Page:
Voter suppression is growing rapidly in America today.Over half of states now have voter ID requirements more stringent than that required for first time voters in federal elections.Several states are clamping down on voter registration drives or are considering proof of citizenship requirements.
In a blow to voting rights, Indiana's strict voter ID law, which requires government-issued photo identification every time a person votes, has been upheld by the United States Supreme Court. This deeply disappointing decision will undoubtedly give new momentum to efforts to expand voter ID laws in many states (Oklahoma, Missouri, Kansas, and possibly Illinois appear likely to pass new voter ID laws in the immediate future). However, progressive legislators and advocates can take the offense in broadening the debate over the real sources of fraud and intimidation in our elections.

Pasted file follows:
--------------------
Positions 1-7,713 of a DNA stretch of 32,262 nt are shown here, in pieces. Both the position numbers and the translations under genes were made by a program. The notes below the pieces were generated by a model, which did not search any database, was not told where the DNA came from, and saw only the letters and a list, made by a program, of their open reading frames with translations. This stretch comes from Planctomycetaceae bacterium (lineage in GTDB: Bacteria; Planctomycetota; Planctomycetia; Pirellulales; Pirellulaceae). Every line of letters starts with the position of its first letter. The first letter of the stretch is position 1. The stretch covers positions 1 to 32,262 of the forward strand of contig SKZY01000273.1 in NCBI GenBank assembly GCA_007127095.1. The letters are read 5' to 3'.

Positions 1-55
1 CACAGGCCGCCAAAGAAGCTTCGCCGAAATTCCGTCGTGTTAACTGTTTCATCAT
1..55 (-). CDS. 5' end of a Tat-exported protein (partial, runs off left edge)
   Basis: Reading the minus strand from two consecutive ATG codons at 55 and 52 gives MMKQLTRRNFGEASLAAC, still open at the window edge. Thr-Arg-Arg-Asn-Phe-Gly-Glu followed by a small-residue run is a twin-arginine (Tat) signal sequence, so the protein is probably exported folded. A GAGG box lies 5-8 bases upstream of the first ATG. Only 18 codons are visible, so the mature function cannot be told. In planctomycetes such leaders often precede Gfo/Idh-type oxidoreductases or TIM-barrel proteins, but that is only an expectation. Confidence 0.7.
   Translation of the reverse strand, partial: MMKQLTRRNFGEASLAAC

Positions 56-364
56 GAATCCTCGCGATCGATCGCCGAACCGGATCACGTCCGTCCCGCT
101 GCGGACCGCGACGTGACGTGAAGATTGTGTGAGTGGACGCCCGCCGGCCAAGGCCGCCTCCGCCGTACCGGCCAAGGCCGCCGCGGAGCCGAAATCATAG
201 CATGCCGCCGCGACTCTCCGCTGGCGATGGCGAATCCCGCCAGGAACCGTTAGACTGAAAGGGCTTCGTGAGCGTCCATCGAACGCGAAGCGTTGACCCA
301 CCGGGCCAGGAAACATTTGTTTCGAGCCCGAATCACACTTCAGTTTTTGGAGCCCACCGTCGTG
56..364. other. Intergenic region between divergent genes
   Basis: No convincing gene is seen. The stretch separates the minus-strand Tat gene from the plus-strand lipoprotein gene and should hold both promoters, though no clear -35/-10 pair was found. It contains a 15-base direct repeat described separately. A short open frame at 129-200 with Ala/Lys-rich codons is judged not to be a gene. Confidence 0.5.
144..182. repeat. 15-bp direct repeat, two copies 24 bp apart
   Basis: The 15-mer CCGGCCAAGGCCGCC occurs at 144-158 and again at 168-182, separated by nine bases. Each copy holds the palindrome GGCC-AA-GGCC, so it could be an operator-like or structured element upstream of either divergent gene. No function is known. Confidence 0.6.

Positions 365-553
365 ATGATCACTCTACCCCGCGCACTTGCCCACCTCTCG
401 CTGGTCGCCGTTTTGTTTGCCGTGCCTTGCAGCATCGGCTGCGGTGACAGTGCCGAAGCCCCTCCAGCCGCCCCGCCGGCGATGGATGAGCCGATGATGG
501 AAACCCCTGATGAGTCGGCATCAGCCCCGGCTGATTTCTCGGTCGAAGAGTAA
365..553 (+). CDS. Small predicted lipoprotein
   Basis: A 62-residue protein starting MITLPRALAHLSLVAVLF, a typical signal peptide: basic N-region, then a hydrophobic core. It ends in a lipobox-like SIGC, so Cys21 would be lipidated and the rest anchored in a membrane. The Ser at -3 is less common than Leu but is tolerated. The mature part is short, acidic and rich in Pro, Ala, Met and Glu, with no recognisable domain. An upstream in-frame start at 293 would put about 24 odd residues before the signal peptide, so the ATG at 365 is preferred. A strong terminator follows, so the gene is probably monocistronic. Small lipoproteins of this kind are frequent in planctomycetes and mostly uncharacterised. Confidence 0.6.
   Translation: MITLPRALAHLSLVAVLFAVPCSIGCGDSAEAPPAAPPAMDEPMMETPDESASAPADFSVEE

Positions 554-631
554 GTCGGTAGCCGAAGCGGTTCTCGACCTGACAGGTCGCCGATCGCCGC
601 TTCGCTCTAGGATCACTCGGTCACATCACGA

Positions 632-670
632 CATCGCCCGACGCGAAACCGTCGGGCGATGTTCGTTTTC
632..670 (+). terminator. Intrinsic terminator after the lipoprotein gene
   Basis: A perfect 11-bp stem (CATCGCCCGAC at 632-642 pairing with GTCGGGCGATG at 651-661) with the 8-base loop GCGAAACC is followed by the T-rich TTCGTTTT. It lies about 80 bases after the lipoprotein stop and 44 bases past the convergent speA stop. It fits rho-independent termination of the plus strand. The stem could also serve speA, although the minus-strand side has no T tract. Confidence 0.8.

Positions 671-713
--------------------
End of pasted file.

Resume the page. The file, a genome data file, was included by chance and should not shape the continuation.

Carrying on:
Since the federal Help America Vote Act (HAVA) established the
requirement that first time voters present some form of identification
before voting in a federal election, voter identification requirements
of all sorts have been enacted across the country.Currently
26 states have laws that are more restrictive than the HAVA mandate,
and 21 states require ID from voters every time they vote.These laws have been passed by arguing they are necessary to prevent voter fraud, even though all evidence suggests that such fraud is extremely rare and poses no threat to the integrity of our voting systems.Instead, these fraud arguments have merely been a partisan tool, used for decades, to suppress turnout
among new groups entering the electorate in large numbers and
threatening the power of those currently in charge, whether they be
minorities, immigrants or students.